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Cognitive Science

Cognitive science information and blogs.
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Authors: Kamide Y, Kukona A Abstract We investigated the influence of globally ungrammatical local syntactic constraints on sentence comprehension, as well as the corresponding activation of global and local representations. In Experiment 1, participants viewed visual scenes with objects like a carousel and motorbike while hearing sentences with noun phrase (NP) or verb phrase (VP) modifiers like "The girl who likes the man (from London/very much) will ride the carousel." In both...

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Authors: Hendricks RK, Bergen BK, Marghetis T Abstract Languages around the world use a recurring strategy to discuss abstract concepts: describe them metaphorically, borrowing language from more concrete domains. We "plan ahead" to the future, "count up" to higher numbers, and "warm" to new friends. Past work has found that these ways of talking have implications for how we think, so that shared systems of linguistic metaphors can produce shared conceptualizations. On the other hand,...

Source Feed: Cognitive Science via MedWorm.com


Authors: Atkinson M, Smith K, Kirby S Abstract Languages spoken in larger populations are relatively simple. A possible explanation for this is that languages with a greater number of speakers tend to also be those with higher proportions of non-native speakers, who may simplify language during learning. We assess this explanation for the negative correlation between population size and linguistic complexity in three experiments, using artificial language learning techniques to...

Source Feed: Cognitive Science via MedWorm.com

This study investigated visual statistical learning (VSL) in 24 deaf signers and 24 hearing non-signers. Previous research with hearing individuals suggests that SL mechanisms support literacy. Our first goal was to assess whether VSL was associated with reading ability in deaf individuals, and whether this relation was sustained by a link between VSL and sign language skill. Our second goal was to test the Auditory Scaffolding Hypothesis, which makes the prediction that deaf people should be...

Source Feed: Cognitive Science via MedWorm.com

Authors: Sulutvedt U, Mannix TK, Laeng B Abstract Pupillary responses and associated vergence eye movements were monitored during imagery of objects of differing sizes ("large" or "small") from varying distances ("near" or "far"). Objects' imagined size and distance affected oculomotor behavior. Objects visualized as "far" resulted in the larger pupil dilations and smaller visual angle, while small objects imagined "near" were associated with smaller pupils in contrast to relatively...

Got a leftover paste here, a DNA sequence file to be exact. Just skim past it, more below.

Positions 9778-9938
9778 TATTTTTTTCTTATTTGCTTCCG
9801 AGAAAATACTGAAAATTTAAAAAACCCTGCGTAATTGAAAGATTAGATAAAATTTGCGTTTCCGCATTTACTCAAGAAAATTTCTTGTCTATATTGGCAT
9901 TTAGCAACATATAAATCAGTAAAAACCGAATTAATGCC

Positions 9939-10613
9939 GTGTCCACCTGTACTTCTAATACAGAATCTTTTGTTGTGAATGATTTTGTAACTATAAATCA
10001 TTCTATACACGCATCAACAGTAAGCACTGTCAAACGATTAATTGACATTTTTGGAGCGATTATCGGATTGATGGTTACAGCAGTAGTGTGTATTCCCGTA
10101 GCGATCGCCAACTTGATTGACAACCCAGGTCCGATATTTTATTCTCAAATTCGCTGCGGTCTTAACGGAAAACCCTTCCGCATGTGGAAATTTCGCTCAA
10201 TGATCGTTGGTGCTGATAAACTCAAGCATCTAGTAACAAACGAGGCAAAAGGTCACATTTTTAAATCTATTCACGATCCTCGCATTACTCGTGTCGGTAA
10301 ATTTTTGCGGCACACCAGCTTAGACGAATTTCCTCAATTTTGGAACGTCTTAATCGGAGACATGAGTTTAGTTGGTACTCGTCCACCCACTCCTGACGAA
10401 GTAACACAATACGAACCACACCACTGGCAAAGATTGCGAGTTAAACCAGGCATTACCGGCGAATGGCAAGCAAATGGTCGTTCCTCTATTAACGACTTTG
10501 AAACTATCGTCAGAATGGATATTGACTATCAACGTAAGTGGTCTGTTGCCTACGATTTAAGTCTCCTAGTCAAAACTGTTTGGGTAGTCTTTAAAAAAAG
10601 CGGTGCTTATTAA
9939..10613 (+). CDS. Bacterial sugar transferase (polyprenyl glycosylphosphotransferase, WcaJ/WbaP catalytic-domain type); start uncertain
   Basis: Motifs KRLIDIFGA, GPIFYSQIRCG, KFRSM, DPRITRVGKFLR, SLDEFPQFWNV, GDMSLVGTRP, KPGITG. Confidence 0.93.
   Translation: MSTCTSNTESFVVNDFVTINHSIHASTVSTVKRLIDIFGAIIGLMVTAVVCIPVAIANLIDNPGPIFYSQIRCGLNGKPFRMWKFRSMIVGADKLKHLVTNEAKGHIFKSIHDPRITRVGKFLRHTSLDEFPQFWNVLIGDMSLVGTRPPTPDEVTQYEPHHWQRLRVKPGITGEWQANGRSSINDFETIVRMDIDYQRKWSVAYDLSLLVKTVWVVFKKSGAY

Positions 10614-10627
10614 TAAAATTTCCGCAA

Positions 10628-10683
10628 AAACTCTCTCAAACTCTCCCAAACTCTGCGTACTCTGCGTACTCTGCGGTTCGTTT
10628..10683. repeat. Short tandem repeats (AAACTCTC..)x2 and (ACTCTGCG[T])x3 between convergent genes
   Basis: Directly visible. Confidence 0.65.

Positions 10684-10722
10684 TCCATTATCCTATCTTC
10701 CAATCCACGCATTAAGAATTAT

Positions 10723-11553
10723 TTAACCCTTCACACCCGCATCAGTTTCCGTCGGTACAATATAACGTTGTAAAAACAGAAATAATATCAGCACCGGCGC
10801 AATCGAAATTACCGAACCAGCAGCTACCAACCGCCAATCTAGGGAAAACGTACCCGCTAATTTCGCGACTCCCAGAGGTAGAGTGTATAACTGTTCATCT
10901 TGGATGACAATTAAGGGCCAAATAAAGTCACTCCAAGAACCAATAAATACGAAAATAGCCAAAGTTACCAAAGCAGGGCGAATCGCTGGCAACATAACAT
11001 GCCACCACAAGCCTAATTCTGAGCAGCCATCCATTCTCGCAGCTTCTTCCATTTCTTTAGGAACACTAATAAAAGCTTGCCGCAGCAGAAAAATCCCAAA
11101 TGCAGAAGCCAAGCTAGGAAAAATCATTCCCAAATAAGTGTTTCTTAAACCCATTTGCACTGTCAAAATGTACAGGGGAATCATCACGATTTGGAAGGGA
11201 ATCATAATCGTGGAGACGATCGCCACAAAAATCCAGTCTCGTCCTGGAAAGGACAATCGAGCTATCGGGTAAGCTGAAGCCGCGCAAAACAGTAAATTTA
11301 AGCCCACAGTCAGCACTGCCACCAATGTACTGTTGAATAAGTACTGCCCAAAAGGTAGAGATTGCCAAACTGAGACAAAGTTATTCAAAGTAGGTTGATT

Source Feed: Cognitive Science via MedWorm.com

Authors: Mahowald K, Dautriche I, Gibson E, Piantadosi ST Abstract Zipf famously stated that, if natural language lexicons are structured for efficient communication, the words that are used the most frequently should require the least effort. This observation explains the famous finding that the most frequent words in a language tend to be short. A related prediction is that, even within words of the same length, the most frequent word forms should be the ones that are easiest to...

Source Feed: Cognitive Science via MedWorm.com

We present a game-theoretic model of the competition between types of language users, each endowed with certain lexical representations and a particular pragmatic disposition to act on them. Our model traces two evolutionary forces and their interaction: (i) pressure toward communicative efficiency and (ii) transmission perturbations during the acquisition of linguistic knowledge. We illustrate the model based on a case study on scalar implicatures, which suggests that the relationship between...

Source Feed: Cognitive Science via MedWorm.com

We report evidence from three visual-world eye-tracking experiments, showing that referential gaze leads to a shift in visual attention toward the cued object, which consequently lowers the effort required for processing the linguistic reference. Importantly, perceiving and following the gaze cue did not prove costly in terms of cognitive effort, unless the cued object did not fit the verb selectional preferences. PMID: 30294808 [PubMed - as supplied by publisher] (Source: Cognitive Science)

Source Feed: Cognitive Science via MedWorm.com

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Authors: Ziegler J, Snedeker J, Wittenberg E Abstract What are the semantic representations that underlie language production? We use structural priming to distinguish between two competing theories. Thematic roles define semantic structure in terms of atomic units that specify event participants and are ordered with respect to each other through a hierarchy of roles. Event structures instead instantiate semantic structure as embedded sub-predicates that impose an order on verbal...

Source Feed: Cognitive Science via MedWorm.com

Authors: Rotaru AS, Vigliocco G, Frank SL Abstract The contents and structure of semantic memory have been the focus of much recent research, with major advances in the development of distributional models, which use word co-occurrence information as a window into the semantics of language. In parallel, connectionist modeling has extended our knowledge of the processes engaged in semantic activation. However, these two lines of investigation have rarely been brought together. Here, we...